In our culture of instant gratification, the temptation is to look for quick and easy answers to pain. However, the evidence reveals that this tendency comes with a high risk. Are painkillers helpful? Is so, what’s the long-term risk? Let’s look at the answers to these problems as well as alternatives that can help you deal with pain. Problem of Pain One of the difficulties associated with the treatment of pain is how we define pain. For instance, some doctors ask their patients to rate their pain on a scale of one to 10, but a three for one person might be a 10 for another. This means that the perception of pain is highly subjective. For some people, even the slightest discomfort is perceived as severe pain. Another obstacle to treating pain is that the cause might be multifactorial. Let’s say you hurt your back lifting a heavy box. If you’re also stressed out about job or family issues, then your perception of pain might be amplified. If you only get treated with painkillers, you might not get the relief you need since other factors like social or emotional are still bothering you. The multifactorial nature of pain makes it hard for doctors to diagnose and treat the problem. Surgeons, for instance, focus more on physical signs and symptoms and aren’t fully trained in the psychological causes of pain. It requires a diverse set of skills to treat pain. However, many physicians lack this kind of holistic training. Types of Painkillers and How They Work There are several classes of commonly used painkillers. The variety of medications available adds yet another layer of complexity to the treatment of pain. Different types of painkillers have different mechanisms of action and potential side effects. The major categories are: Paracetamol (acetaminophen) : Thought to inhibit cyclooxygenase (COX) enzyme activities in the brain, which leads to pain relief. Might also modulate the endogenous cannabinoid system in the brain to help reduce pain. Nonsteroidal anti-inflammatory drugs (NSAIDS) : Include aspirin, ibuprofen, and naproxen. Block COX enzymes in the brain and the body, which not only treats pain but also decreases inflammation. Opioids : Binds to opioid receptors, which are found in the central nervous system (brain and spinal cord) and the peripheral nervous system (nerve endings in the body). Corticosteroids : Not technically a painkiller but used to treat some chronic pain disorders like arthritis. Mainly works by decreasing inflammation. Sometimes, the medications listed above may be used in combinations. Some formulations even combine two classes of medication into a single pill to take advantage of different mechanisms to reduce pain. Effects and Side Effects of Painkillers Every class of pain medication has a primary goal to reduce or eliminate pain. Some also reduce inflammation which can also help with pain relief. However, like any medication, every class of painkiller has potential side effects. In some cases, these side effects may occur immediately or over a certain time period. Let’s look at each class of painkiller and their potential side effects. Paracetamol Side Effects One of the most widely used painkillers worldwide, paracetamol is generally considered to be quite safe. Still, if used for a long period, or if you take too much, this drug can cause liver damage or even liver failure. The risk of liver damage is increased if you already have liver problems or if you consume alcohol. Also, the combination of paracetamol with other medications metabolized by the liver can increase your risk for toxicity. In 2013, the United States Food and Drug Administration (FDA) issued a warning about paracetamol stating the drug could cause rare and possibly fatal skin reactions such as Stevens-Johnson syndrome and toxic epidermal necrolysis. Nonsteroidal Anti-inflammatory Drugs Side Effects The most commonly reported side effects of NSAIDs are in the gastrointestinal tract. For starters, these drugs directly irritate your stomach lining upon contact. Also, NSAIDs relieve pain by COX enzyme inhibition, but in the GI tract, this can cause problems. COX inhibition decreases protective prostaglandins, which leads to increased stomach acid secretion and other changes that make your stomach lining more vulnerable. Common GI side effects of NSAIDs include: Nausea or vomiting Dyspepsias like heartburn and indigestion Gastric ulcers and bleeding Other potential adverse effects of NSAIDs are: Kidney damage Increased risk of heart attack, although aspirin may be heart protective Bleeding disorder Photosensitivity or increased sensitivity to sunlight Problems with pregnancy Interactions with other medications Opioid Side Effects Opioids can cause nausea, vomiting, drowsiness, constipation and breathing trouble. Still, the most concerning side effect of opioids is drug dependence and addiction. A recent analysis from Blue Cross Blue Shield revealed some chilling numbers about the problem. From 2010 to 2016, the number of their members diagnosed with an addiction to opioids — including legal prescriptions and illicit drugs — climbed 493 percent. In 2010, there were 1.4 opioid use disorders for every 1,000 people. In 2016, that rate had soared to 8.3 incidences per 1,000 members. Once you get addicted to opioids, it’s extremely hard to quit the drug. Once addicted, even if your original pain problem has been resolved, your body demands the drug. If you stop taking the medication, you feel horrible and can have nausea, vomiting, sweating, irritability and chills. This creates a vicious cycle since these unpleasant symptoms go away if you take more of the drug. In the end, this may lead to drug-seeking behavior. In some cases, people end up obtaining opiates from street dealers, even to the point of consuming injectable drugs, such as heroin. Corticosteroid Side Effects Corticosteroids like prednisone are not technically painkillers. However, they can provide great relief to chronic pain problems such as arthritis. For the short term, this might be useful, but long-term steroid use is very dangerous and not recommended. The side effects of corticosteroid use include: Glaucoma and cataracts Fluid retention and leg swelling High blood pressure Mood, memory and other behavior problems, including psychosis Fat accumulations around your abdomen, face and the back of the neck High blood sugar or diabetes Higher risk of infections or a weakened immune system Thin bones (osteoporosis) and bone fractures Suppressed adrenal gland function Thin skin, easy bruising, and poor wound healing Worth the Risk? As you can see, even the safest painkillers have risks for serious side effects. One has to ask then, is it worth the risk? Can I stand some discomfort to avoid risk? Maybe an even more important issue is to know about other methods of pain relief. Alternative Pain Treatments If you want to minimize the number of pain medications you are taking, consider these pain treatment alternatives. Controlled breathing : Take long slow breaths in and out, with pauses in between. Concentrate on the act of breathing to reduce pain. Muscle relaxation : Contract and then relax a specific muscle in your body one at a time, such as those in the hands, arms, legs, stomach, and face. Tighten the muscle hard for 10 seconds, relax for 10 seconds and then repeat. Focus on the muscle and release tension. Cognitive behavioral therapy : Mental health therapist helps you change how you perceive and react to pain. Psychological counseling : A mental health specialist who specializes in pain disorders may help identify how to decrease pain without depending on the medication. Sleep : Adequate rest may help reduce pain levels. You should try to get seven to nine hours of sleep every night. Also, specific disorders might need different treatment. For instance, those who suffer from fibromyalgia might benefit from therapies, such as: Exercise : Regular exercise may diminish pain in the long run. Physiotherapy : Therapist directed treatment involving exercise, movements, massage and local heat. Cryotherapy : Using extreme cold to parts of the body to relieve pain. Trigger point injection : Specific areas of pain are injected with a local anesthetic, saline, or corticosteroid. May change how nerve endings react to pain. Massage therapy : Muscles and joints are rubbed and manipulated to bring relief. Biofeedback : You have sensors applied to your muscles. They help you know when you have muscle tension. Transcutaneous electrical nerve stimulation (TENS) : Uses low voltage electricity applied to the skin. May work by a similar mechanism as trigger point injection. Conclusion Modern society constantly tries to make things easier and faster. The issue of pain relief, however, can be very complex. Short-term solutions like painkillers might give you rapid relief, but the long-term effects may not be worth the risk. When you have pain, look into all the potential treatment options. Don’t just reach for a pill. Look for more complete solutions instead. Show References References:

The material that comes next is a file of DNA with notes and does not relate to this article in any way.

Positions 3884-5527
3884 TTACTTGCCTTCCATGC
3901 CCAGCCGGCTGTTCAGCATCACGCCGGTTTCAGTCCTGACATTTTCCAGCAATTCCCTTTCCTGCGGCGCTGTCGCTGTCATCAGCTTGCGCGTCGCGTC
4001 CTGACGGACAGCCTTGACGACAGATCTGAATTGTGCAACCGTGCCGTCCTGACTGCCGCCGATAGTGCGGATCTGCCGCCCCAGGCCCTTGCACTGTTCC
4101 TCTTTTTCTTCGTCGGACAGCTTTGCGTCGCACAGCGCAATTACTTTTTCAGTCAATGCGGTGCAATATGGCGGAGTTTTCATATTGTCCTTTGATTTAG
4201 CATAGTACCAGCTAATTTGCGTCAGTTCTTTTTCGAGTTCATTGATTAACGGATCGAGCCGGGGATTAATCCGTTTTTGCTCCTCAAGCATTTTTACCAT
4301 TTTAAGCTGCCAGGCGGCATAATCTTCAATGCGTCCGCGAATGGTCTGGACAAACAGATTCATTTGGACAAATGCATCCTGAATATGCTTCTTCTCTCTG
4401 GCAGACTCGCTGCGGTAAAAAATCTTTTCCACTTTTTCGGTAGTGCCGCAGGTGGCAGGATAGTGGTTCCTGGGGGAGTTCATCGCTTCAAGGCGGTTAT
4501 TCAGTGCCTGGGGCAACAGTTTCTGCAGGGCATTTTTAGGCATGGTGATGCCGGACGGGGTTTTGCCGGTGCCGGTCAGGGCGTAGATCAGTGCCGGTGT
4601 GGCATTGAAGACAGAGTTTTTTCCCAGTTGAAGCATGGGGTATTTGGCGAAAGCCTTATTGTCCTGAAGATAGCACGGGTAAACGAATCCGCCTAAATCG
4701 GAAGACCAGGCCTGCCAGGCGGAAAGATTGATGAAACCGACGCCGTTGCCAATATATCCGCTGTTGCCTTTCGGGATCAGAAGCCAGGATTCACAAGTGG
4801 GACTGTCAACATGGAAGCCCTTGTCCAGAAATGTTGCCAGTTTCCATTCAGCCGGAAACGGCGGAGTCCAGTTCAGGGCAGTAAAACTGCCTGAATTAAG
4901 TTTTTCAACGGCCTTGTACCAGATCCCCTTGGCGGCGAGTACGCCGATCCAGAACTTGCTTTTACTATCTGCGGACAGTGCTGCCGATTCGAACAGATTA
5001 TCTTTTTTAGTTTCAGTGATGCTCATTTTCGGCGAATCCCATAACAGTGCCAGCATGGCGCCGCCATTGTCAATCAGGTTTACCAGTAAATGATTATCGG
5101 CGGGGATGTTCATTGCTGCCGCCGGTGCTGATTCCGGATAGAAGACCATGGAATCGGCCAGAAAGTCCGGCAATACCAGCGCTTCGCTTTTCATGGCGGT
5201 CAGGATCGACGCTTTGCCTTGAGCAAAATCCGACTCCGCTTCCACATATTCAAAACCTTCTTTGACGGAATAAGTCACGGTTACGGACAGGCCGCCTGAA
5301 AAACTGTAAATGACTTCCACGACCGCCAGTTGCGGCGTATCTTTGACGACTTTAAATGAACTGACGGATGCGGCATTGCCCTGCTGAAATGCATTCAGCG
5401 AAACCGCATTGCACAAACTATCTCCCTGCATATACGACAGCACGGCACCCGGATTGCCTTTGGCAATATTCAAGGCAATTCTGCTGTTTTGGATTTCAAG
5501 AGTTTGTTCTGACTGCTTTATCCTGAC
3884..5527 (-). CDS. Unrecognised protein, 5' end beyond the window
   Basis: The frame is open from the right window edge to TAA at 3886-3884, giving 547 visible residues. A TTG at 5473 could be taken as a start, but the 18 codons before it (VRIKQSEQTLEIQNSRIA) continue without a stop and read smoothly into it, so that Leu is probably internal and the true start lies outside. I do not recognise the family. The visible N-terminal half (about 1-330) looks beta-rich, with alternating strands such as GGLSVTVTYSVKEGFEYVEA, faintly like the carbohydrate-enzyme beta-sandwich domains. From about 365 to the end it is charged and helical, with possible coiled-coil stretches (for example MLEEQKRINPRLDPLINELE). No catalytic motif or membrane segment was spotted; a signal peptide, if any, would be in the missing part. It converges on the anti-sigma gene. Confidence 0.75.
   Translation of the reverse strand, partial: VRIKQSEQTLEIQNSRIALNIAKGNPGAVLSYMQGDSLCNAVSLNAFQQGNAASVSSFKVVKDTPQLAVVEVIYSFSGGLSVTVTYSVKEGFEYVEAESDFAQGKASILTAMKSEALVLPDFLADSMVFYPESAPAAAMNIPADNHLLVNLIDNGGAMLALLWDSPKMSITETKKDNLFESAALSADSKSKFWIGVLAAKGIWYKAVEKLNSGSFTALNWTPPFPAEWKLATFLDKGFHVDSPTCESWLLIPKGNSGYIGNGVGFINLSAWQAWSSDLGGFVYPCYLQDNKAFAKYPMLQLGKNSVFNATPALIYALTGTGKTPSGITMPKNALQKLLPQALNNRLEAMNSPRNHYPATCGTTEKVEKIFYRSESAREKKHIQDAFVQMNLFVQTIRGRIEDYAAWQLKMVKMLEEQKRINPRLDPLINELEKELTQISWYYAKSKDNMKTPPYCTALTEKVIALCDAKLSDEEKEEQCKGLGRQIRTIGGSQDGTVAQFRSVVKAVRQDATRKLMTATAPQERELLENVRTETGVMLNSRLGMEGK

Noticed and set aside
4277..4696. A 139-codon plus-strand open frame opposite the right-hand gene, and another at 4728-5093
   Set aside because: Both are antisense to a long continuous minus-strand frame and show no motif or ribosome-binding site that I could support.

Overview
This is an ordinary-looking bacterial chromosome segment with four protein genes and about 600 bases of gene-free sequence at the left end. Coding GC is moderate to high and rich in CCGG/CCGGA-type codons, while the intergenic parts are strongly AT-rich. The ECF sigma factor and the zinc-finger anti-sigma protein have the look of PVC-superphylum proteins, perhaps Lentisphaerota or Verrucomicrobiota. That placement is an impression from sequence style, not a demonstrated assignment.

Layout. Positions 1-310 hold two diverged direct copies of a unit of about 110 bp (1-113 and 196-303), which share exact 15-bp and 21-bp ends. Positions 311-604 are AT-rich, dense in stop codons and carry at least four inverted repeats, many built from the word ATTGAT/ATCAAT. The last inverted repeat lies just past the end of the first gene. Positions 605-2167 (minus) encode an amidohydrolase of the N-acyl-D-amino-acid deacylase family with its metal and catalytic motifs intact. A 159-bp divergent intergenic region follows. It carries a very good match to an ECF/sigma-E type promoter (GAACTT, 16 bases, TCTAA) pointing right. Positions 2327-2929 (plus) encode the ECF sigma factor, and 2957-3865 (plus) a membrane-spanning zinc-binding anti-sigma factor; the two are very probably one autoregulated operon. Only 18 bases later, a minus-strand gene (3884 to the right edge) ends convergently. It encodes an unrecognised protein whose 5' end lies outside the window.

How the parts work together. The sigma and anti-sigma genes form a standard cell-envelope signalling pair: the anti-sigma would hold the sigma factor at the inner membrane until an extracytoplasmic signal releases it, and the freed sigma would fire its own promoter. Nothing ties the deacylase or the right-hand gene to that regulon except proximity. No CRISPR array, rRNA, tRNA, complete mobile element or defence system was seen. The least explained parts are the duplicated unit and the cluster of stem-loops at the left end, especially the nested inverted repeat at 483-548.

America’s opioid epidemic and its effect on the nation’s commercially-insured population | Blue Cross Blue Shield. (n.d.). Retrieved from https://www.bcbs.com/the-health-of-america/reports/americas-opioid-epidemic-and-its-effect-on-the-nations-commercially-insured